• Café or Restaurant Manager (ANZSCO Code: 141111)
  • Hotel or Motel Manager (ANZSCO Code: 141311)
  • Hotel Service Manager (ANZSCO Code: 431411)
  • Accommodation or Hospitality Manager nec. (ANZSCO Code: 141999)

Traditionally, applicants for subclass 186 and 494 visas were required to be under the age of 45 at the time of application.  However, since the listed occupations are managerial roles and more senior positions in the business, the Department has implemented this age concession to allow more of the managers listed above to obtain permanent residency in Australia and contribute to the alleviation of the critical skill shortages.

Nomination Ceilings

The Labour Agreement is a 5-year agreement with the Government where a sponsor is able to nominate a ceiling for the number of overseas workers they intend to sponsor in certain occupations for each sponsorship year.  As this Agreement has been introduced to fill a short-term skill shortage, the Department holds the expectation that businesses decrease their reliance on overseas employees throughout the 5-year period.

Who can be a party to the Agreement?

Employers will need to ensure that:

  • Nomination ceiling for any one year does not comprise of more than a third of their workforce; and
  • Their reliance on overseas employees decreases as 482 visa holders transition to permanent residence under the Agreement.

To be eligible for this Labour Agreement, the sponsoring business will need to ensure that the number of overseas workers in their workforce does not exceed one-third of their total staffing population.  An overseas worker is defined by the Department as an applicant or proposed applicant for a subclass 482, subclass 186 or subclass 494 visa.

Additionally, it is important to note that each employing entity must have its own labour agreement.  Traditionally, associated entities of an approved business sponsor are allowed to nominate applicants under the associated business sponsorship license. Unfortunately, by operation of the terms and conditions under a labour agreement, there must be a direct employer/employee relationship between the overseas worker and the party identified in the labour agreement.  As such, if the restaurant or tourism operates as a group, each entity must attain its own separate agreement in order to sponsor foreign workers.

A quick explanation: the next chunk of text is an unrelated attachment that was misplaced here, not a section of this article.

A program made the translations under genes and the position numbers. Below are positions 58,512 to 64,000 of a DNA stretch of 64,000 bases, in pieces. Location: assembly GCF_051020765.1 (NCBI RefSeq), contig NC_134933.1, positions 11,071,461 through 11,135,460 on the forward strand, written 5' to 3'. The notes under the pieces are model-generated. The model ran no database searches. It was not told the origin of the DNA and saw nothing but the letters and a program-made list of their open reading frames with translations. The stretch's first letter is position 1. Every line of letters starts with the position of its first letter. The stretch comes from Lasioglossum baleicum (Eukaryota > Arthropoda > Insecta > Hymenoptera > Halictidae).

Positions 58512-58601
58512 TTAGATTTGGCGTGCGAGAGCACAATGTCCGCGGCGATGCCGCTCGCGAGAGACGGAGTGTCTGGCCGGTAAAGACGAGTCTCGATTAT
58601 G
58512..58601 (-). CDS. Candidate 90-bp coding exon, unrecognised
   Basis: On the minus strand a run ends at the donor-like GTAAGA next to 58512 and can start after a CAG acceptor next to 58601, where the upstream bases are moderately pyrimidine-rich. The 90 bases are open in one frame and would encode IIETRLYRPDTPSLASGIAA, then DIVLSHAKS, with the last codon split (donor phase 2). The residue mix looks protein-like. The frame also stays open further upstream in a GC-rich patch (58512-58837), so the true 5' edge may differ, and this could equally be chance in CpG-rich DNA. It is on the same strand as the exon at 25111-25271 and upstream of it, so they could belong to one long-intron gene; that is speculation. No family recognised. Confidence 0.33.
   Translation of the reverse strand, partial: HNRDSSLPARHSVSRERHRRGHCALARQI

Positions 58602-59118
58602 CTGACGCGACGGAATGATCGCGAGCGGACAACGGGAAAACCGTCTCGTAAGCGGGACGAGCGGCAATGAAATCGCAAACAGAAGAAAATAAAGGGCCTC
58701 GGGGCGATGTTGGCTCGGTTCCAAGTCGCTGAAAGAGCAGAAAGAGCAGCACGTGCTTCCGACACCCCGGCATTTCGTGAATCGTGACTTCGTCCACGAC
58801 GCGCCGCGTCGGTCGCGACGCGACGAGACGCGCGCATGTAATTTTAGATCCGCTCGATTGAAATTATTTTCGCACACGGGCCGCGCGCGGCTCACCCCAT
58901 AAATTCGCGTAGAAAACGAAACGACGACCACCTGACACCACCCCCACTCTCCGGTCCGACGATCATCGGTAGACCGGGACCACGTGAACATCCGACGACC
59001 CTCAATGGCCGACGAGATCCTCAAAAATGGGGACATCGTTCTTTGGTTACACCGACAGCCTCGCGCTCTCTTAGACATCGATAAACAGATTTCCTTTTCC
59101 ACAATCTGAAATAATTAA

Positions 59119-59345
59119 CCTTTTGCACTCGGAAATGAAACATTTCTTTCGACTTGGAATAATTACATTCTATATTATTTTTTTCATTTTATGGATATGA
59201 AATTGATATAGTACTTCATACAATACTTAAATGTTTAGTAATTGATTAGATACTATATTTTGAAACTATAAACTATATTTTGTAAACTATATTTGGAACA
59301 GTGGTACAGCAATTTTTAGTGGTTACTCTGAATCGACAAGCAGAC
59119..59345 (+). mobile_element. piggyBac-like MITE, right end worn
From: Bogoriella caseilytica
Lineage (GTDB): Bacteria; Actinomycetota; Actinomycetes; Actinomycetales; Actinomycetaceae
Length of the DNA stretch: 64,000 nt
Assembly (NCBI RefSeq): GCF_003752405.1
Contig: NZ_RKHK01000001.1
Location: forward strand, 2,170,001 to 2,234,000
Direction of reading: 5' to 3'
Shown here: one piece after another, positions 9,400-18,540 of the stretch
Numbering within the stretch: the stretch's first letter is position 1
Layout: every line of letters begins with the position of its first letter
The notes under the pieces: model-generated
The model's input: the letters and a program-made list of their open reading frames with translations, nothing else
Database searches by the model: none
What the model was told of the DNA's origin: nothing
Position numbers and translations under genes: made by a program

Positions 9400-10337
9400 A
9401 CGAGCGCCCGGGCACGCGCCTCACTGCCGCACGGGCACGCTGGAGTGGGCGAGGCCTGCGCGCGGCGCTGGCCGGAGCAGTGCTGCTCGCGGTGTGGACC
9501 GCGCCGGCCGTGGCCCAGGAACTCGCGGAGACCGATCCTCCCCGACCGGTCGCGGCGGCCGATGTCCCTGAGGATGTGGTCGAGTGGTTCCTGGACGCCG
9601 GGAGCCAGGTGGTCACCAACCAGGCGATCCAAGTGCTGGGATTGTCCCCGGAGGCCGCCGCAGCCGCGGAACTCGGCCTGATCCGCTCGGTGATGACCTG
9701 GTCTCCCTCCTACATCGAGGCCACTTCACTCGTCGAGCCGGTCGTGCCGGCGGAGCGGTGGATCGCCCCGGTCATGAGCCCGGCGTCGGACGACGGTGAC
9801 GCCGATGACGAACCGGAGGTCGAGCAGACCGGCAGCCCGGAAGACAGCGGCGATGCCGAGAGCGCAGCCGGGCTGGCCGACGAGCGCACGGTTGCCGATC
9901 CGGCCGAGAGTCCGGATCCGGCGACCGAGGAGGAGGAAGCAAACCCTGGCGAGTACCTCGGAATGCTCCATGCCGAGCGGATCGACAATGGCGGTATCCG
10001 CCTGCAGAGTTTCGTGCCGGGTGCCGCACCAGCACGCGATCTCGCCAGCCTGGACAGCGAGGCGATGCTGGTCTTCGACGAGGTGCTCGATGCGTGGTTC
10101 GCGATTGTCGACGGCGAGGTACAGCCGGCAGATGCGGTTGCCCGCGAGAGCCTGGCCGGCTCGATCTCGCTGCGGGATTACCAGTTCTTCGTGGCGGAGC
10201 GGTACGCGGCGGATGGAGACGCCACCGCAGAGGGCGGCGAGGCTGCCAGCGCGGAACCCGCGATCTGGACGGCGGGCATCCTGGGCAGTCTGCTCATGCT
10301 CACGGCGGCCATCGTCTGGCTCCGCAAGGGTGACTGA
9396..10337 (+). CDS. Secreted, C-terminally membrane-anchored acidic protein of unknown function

Final Thoughts & Summary

  • The newly introduced Labour Agreement will provide a permanent residence pathway for foreign workers in short-term occupations related to the hotel & accommodation industry.
  • The Department continues to utilise the incentive of permanent residence to compel Australian businesses in critically pressured sectors to consider sponsoring overseas workers where the Australian labour market cannot fulfil their business needs.
  • The policy settings contained in the Labour Agreement will be reviewed by the Department in 12 months, and all eligible/interested businesses should strongly consider applying prior to any potential removal or significant alteration to the permanent residence pathway.